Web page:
Oklahoma

Environment, Education, Energy: Policy to People

Largest U.S. Wind Farm Under Construction in Oklahoma’s Panhandle

Aerial photo of the site where the Wind Catcher Energy Connection Facility will be built in the Oklahoma Panhandle.

Invenergy

Aerial photo of the site where the Wind Catcher Energy Connection Facility will be built in the Oklahoma Panhandle.

The largest wind farm in the U.S. is under construction in Oklahoma’s panhandle, an 800-turbine project expected to deliver electricity to more than 1.1 million customers in four states.

Chicago power developer Invenergy and General Electric teamed up on the 2-gigawatt Wind Catcher Energy Connection facility, which should be online by 2020.

The $4.5 billion project includes 350 miles of 765-kilovolt power line built by American Electric Power to connect the wind farm in Cimarron and Texas counties with a substation north of Tulsa.

AEP is asking state regulators for approval to build the power line and to purchase the electricity and distribute it through subsidiaries Public Service Co. and Southwestern Electric Power Co. to customers in Oklahoma, Arkansas, Louisiana and Texas.

Map showing location of Wind Catcher project, including the rough path of a 350-mile power line connecting it to customers in eastern Oklahoma and Arkansas, Louisiana and Texas.

Invenergy

Map showing location of Wind Catcher project, including the rough path of a 350-mile power line connecting it to customers in eastern Oklahoma and Arkansas, Louisiana and Texas.

Construction started last year. Invenergy and GE say the project will create 4,400 jobs during construction and 80 permanent jobs. When complete, Wind Catcher is expected to be the second-largest wind farm in the world.

The Oklahoman‘s Paul Monies reports the wind farm still needs approval from the Oklahoma Corporation Commission and the Federal Energy Regulatory Commission and it won’t qualify for Oklahoma’s zero-emissions tax credit:

State lawmakers ended the incentive for new wind projects July 1 after concerns about its rising costs. The incentive offered a 0.5 cent per kilowatt hour tax credit that can be carried forward up to 10 years.

“This project is not dependent on any state subsidies,” Invenergy spokeswoman Mary Ryan said in an email.


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Comments

  • stephan011

    Well done, Oklahoma. Article doesn’t mention it, but property tax revenues and lease payments to farmers will run to the millions. Steady income for rural counties.

  • Victor Calvin Hoe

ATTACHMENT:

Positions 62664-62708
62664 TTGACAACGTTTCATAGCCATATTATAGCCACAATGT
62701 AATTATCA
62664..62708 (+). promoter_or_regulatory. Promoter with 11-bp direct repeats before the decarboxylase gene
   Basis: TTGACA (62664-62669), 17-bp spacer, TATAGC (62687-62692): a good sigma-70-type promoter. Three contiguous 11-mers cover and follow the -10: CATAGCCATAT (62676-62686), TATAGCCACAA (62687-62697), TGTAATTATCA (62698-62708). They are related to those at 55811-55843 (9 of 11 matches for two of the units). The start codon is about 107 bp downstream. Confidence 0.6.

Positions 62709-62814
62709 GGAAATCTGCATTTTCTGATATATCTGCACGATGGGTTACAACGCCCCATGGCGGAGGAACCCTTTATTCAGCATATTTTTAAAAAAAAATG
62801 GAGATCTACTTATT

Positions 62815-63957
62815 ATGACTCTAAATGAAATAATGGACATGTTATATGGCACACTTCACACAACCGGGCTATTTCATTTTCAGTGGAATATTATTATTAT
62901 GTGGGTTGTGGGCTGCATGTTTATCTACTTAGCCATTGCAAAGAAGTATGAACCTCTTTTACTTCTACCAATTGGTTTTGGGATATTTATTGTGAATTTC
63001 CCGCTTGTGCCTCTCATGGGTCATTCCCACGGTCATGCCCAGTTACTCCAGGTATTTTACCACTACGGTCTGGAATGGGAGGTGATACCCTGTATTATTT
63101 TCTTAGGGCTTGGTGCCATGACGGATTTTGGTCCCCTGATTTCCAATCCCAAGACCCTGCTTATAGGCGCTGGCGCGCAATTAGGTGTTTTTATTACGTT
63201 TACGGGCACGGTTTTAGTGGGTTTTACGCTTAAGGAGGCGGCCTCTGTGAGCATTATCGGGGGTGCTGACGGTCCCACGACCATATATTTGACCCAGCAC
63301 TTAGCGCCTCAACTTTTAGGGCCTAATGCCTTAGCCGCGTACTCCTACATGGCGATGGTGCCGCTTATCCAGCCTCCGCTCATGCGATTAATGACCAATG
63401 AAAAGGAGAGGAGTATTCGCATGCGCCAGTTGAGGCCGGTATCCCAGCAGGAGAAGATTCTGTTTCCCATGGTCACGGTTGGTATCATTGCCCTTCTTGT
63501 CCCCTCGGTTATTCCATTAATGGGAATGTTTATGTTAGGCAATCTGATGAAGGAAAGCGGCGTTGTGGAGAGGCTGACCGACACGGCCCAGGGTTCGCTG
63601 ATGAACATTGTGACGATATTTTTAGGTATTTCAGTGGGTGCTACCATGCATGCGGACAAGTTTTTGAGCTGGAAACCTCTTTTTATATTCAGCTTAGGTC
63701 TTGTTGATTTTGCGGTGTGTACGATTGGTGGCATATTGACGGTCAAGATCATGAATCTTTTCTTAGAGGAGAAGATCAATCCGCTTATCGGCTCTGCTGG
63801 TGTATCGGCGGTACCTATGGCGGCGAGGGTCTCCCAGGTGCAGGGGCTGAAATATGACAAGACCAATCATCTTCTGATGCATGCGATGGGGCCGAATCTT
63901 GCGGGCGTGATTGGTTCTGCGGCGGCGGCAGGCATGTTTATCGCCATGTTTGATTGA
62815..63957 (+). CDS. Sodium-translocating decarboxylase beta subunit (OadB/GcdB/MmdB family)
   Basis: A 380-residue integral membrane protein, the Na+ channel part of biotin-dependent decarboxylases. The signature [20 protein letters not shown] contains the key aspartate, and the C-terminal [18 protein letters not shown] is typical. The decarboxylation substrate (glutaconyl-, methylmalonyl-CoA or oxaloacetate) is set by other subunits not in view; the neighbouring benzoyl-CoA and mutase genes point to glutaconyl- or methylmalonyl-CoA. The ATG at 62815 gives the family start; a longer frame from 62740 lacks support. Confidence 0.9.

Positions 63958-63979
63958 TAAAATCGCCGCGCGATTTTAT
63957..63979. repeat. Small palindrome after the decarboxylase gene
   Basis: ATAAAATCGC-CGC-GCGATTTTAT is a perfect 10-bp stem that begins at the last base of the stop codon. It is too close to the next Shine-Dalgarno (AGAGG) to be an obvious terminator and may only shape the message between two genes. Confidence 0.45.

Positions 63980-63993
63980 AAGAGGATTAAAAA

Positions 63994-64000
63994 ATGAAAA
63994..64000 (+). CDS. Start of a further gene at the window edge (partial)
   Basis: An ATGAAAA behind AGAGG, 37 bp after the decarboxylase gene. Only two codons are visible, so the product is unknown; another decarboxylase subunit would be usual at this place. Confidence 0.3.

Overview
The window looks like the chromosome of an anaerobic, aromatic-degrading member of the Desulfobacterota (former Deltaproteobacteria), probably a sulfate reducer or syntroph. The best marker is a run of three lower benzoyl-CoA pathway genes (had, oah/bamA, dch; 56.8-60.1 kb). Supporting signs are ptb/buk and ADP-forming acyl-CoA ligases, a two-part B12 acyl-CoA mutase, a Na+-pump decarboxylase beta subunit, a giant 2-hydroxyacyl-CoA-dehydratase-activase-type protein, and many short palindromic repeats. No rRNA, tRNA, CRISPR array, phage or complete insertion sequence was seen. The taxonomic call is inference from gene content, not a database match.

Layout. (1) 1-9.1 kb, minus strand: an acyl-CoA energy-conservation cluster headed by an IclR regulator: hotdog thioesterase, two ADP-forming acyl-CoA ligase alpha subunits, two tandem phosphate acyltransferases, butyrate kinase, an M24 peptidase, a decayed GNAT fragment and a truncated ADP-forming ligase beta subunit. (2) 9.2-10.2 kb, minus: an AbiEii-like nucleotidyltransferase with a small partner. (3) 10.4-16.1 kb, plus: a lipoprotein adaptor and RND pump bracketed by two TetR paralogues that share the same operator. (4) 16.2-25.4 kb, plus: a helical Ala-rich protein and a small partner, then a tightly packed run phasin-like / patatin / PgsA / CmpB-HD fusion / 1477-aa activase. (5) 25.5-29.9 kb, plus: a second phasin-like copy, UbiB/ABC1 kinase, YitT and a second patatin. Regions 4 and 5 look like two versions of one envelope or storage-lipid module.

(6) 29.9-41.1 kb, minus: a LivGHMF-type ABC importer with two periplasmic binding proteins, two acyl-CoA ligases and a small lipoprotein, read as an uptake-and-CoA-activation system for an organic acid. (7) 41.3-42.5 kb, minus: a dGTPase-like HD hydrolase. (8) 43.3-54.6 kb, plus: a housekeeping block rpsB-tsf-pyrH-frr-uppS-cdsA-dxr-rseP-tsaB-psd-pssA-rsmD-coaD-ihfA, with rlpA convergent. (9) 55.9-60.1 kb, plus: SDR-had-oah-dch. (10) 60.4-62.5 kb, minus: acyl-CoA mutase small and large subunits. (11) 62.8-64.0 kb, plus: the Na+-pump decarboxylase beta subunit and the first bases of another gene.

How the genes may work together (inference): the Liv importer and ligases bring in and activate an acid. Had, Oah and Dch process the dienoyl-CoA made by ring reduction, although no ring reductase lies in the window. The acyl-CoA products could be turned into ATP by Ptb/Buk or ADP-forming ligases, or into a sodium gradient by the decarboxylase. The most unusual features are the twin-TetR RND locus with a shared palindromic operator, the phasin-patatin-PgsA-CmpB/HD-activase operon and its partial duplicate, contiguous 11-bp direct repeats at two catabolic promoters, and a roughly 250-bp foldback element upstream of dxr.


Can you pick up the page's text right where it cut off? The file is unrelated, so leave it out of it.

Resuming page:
Where in Oklahoma panhandle is Wind Catcher Wind Farm? Near Guymon, OK?

  • Janice Waltzer Curtis

    Will there be any environmental impact study or is that now a thing of the past? How many birds will the project be allocated to kill annually?

    • Kevin Lee

      It can kill as many as they want if I can get in on the construction of that wind farm… you tree huggers can go else where, maybe somewhere in your fairy taleland where we all live happily ever after.

      • Janice Waltzer Curtis

        Better than the wasteland you desire. Will you still love it if you can’t get in on it and make money?

        • Kevin Lee

          Apparently you’ve never been to the pan handle of Oklahoma, the waste land you speak of is there already. The farmers/landowners make money, construction crew make money, the towns they are built around prospers.. it’s a win win for everyone except the negative libtards that find fault in everything that’s not their ideas. So crawl back in your libtard bubble and leave wind turbines out of this!

    • shawn wymore

      i been in wind 20 years and can tell you cars driving down road kill more birds than any turbine ever will how dumb do you think birds are the turbine doesnt turn that fast and birds can see and avoid them very rarely do birds get killed by wind turbines maam

  • judy gamble

    THIRTY YEARS. Obama, in order to promote his agenda, waved his magic wand and said, ” I grant wind towers 30 years kings X for killing Eagles, our nationally protected bird.” Raptors (hawks and eagles), Canadian geese, and bats are the largest number of victims. These large birds are not stupid, blindly flying into the range of the powerful blades. The problem is they can not judge the rate/speed of the moving blades which varies daily. The groups of bats are sucked into the blades. They don’t have a chance of survival. In a very few years, the eco system will have been altered with devastating results. Raptors keep rodents under control. With such a small surviving population, coyotes will multiply rapidly, creating tremendous problems for farmers, ranchers, rural communities, even towns (Pets will be killed). Fewer Bats equal an uncontrollable population of insects which means crops will suffer, farmers lose money, food prices will go up! We in Oklahoma suffer so that out-of-state and out-of-country companies make big money. Our state suffers so other states benefit with energy. A wind power company official actually said that they were not creating an ugly landscape as the barren land in western Oklahoma is already ugly. I recently traveled to Lawton, Ok. and was sickened because the once beautiful western landscape is now scarred by ugly wind tower monsters as far as the eye can see.

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